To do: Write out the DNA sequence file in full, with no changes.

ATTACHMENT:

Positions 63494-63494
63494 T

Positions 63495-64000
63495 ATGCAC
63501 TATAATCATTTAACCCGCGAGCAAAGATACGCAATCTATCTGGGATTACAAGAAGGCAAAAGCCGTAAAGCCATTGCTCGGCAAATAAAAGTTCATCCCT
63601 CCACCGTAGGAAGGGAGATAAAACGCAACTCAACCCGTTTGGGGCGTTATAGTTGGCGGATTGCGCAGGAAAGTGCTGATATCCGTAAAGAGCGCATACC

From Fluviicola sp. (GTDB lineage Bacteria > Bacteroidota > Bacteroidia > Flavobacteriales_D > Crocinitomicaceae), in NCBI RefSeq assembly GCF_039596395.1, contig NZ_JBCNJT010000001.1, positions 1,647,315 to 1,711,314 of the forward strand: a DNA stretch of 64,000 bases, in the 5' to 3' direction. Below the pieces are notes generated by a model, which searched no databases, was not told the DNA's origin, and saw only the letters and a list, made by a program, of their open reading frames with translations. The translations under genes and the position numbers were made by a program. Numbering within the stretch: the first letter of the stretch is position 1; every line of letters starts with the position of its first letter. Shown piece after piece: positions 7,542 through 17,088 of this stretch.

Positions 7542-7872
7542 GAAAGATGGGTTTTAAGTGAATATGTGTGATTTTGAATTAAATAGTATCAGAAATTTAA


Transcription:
Positions 63494-63494
63494 T

Positions 63495-64000
63495 ATGCAC
63501 TATAATCATTTAACCCGCGAGCAAAGATACGCAATCTATCTGGGATTACAAGAAGGCAAAAGCCGTAAAGCCATTGCTCGGCAAATAAAAGTTCATCCCT
63601 CCACCGTAGGAAGGGAGATAAAACGCAACTCAACCCGTTTGGGGCGTTATAGTTGGCGGATTGCGCAGGAAAGTGCTGATATCCGTAAAGAGCGCATACC

From Fluviicola sp. (GTDB lineage Bacteria > Bacteroidota > Bacteroidia > Flavobacteriales_D > Crocinitomicaceae), in NCBI RefSeq assembly GCF_039596395.1, contig NZ_JBCNJT010000001.1, positions 1,647,315 to 1,711,314 of the forward strand: a DNA stretch of 64,000 bases, in the 5' to 3' direction. Below the pieces are notes generated by a model, which searched no databases, was not told the DNA's origin, and saw only the letters and a list, made by a program, of their open reading frames with translations. The translations under genes and the position numbers were made by a program. Numbering within the stretch: the first letter of the stretch is position 1; every line of letters starts with the position of its first letter. Shown piece after piece: positions 7,542 through 17,088 of this stretch.

Positions 7542-7872
7542 GAAAGATGGGTTTTAAGTGAATATGTGTGATTTTGAATTAAATAGTATCAGAAATTTAA